The death toll in a fire that gutted a rubber footwear factory in a suburb of Manila has risen to 72. Police in the Philippine capital say they will open a criminal investigation, after reports that workers had been trapped by bars on the windows on the second floor.

Valenzuela Kentex factory fire
Al Falcon/Reuters

Dionesio Candido, whose daughter, granddaughter, sister-in-law and niece were among the missing, said iron grilles reinforced with fencing wire covering windows on the second floor "could prevent even cats from escaping".

Local media reports quoted relatives as saying their kin sent frantic text messages asking for help from second floor, but contact was lost shortly after.

Valenzuela Kentex factory fire
Window grilles are pictured hanging from the factory windowsErik de Castro/Reuters

Identifying the charred remains of victims will be a difficult task, said Candido. "I entered the building because I thought I might still be able to identify the remains," he said. But he saw four piles of charred bones and skulls, with the victims appearing to be hugging each other.

"When I saw them, (I felt) any parent or sibling would not be able to identify the victims," Candido added.

Valenzuela Kentex factory fire
Romeo Ranoco/Reuters

The chief of the national police medical examiner's office, Emmanuel Aranas, said fingerprints could no longer be used to identify the victims and forensic officers will have to rely on dental records, DNA and personal items to identify the bodies.

Valenzuela city fire marshal Mel Jose Lagan said arson investigators will look into why the people were unable to escape from the second floor when there was a "sufficient exit" that includes a wide stairway to the back of the building leading to the outside. They will also look into whether there were more people inside the building than allowed.

Valenzuela Kentex factory fire
Erik de Castro/Reuters
Valenzuela Kentex factory fire
Erik de Castro/Reuters
Valenzuela Kentex factory fire
Erik de Castro/Reuters

"Definitely there will be charges here," said Leonardo Espina, acting director of the Philippine National Police. "Regardless of whether it was an accident or arson, people died. We are just determining what exactly happened so that we can clearly define what charges to file."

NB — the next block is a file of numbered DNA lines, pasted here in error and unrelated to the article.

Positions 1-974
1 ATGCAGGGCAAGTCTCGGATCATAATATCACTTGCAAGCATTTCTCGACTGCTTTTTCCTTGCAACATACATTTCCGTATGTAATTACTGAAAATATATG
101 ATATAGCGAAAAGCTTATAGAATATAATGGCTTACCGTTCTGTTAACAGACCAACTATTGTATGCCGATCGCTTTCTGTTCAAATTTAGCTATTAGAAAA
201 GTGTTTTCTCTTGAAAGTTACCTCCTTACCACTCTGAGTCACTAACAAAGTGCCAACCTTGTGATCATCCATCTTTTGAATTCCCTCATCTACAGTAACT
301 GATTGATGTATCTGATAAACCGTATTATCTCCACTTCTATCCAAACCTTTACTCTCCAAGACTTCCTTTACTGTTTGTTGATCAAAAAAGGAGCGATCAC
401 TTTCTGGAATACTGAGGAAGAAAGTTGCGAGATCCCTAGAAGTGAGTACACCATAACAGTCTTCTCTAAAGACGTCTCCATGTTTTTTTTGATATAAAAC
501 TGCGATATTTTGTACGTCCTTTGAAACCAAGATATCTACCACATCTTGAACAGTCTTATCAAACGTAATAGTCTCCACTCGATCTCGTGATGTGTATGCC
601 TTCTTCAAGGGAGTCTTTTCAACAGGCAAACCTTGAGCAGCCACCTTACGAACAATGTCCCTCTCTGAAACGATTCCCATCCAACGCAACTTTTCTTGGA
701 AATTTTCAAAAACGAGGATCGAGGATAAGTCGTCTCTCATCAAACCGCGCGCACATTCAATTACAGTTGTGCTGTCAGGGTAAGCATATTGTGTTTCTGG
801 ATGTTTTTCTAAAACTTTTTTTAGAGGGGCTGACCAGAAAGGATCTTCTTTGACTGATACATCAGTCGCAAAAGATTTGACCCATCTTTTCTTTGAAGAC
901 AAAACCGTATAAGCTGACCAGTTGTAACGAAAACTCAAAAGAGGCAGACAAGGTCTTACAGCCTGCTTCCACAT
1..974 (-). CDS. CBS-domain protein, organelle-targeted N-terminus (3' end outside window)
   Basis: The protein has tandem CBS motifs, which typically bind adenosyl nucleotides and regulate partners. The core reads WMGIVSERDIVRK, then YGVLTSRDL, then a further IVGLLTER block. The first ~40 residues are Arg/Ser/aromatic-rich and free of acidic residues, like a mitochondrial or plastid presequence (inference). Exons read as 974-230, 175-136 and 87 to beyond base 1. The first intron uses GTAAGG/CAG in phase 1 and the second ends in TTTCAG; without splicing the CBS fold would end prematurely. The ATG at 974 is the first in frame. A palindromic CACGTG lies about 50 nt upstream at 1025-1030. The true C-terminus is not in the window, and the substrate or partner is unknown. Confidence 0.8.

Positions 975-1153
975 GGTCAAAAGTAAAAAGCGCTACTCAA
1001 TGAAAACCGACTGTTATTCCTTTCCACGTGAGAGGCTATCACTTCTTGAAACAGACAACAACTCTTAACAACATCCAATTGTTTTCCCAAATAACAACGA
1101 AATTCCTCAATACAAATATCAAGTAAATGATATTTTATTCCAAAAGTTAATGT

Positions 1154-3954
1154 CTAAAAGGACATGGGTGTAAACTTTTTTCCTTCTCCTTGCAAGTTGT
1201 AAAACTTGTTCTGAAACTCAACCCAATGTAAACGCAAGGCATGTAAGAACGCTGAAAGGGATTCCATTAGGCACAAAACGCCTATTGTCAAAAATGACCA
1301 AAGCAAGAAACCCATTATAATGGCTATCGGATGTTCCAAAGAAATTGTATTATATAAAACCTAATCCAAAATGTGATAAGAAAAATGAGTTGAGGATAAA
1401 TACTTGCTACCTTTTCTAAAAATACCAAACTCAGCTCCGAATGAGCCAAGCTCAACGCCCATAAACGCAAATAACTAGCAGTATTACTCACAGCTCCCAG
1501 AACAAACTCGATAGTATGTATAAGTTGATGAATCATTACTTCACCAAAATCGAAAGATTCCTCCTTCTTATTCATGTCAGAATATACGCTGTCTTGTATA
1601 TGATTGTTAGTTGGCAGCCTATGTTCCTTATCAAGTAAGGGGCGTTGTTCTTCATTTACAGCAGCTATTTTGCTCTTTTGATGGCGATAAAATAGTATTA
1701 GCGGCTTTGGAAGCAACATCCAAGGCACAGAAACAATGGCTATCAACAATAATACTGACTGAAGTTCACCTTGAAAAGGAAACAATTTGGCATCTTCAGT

Police said the fire was apparently ignited by sparks from welding work at the factory's main entrance door, triggering an explosion of the chemicals used to make the slippers. Workers fled to the second floor where they were trapped. The fire raged for more than five hours, razing the factory in Valanzuela, on the outskirts of Manila.

Valenzuela Kentex factory fire
Al Falcon/Reuters
Valenzuela Kentex factory fire
Ted Aljibe/AFP
Valenzuela Kentex factory fire
A worker who survived the fire looks into the gutted footwear factoryErik de Castro/Reuters
Valenzuela Kentex factory fire
Noel Celis/AFP
Valenzuela Kentex factory fire
Erik de Castro/Reuters
Valenzuela Kentex factory fire
Erik de Castro/Reuters
Valenzuela Kentex factory fire
Erik de Castro/Reuters
Valenzuela Kentex factory fire
Ted Aljibe/AFP
Valenzuela Kentex factory fire
Erik de Castro/Reuters

District Fire Marshal Wilberto Rico Neil Kwan Tiu said that the building had other exits but apparently the workers were overwhelmed by the thick black smoke from the burning rubber and chemicals.

Factory owner Veato Ang said about 200 to 300 people worked in the factory, which made flip-flops and slippers for Kentex Manufacturing Inc.

Valenzuela Kentex factory fire
Jay Directo/AFP
Valenzuela Kentex factory fire
Ezra Acayan/Reuters

Iron bars on windows are common in offices, factories and homes in the Philippines to keep out thieves. In workplaces or factories, they are also meant to prevent employees from stealing equipment or products.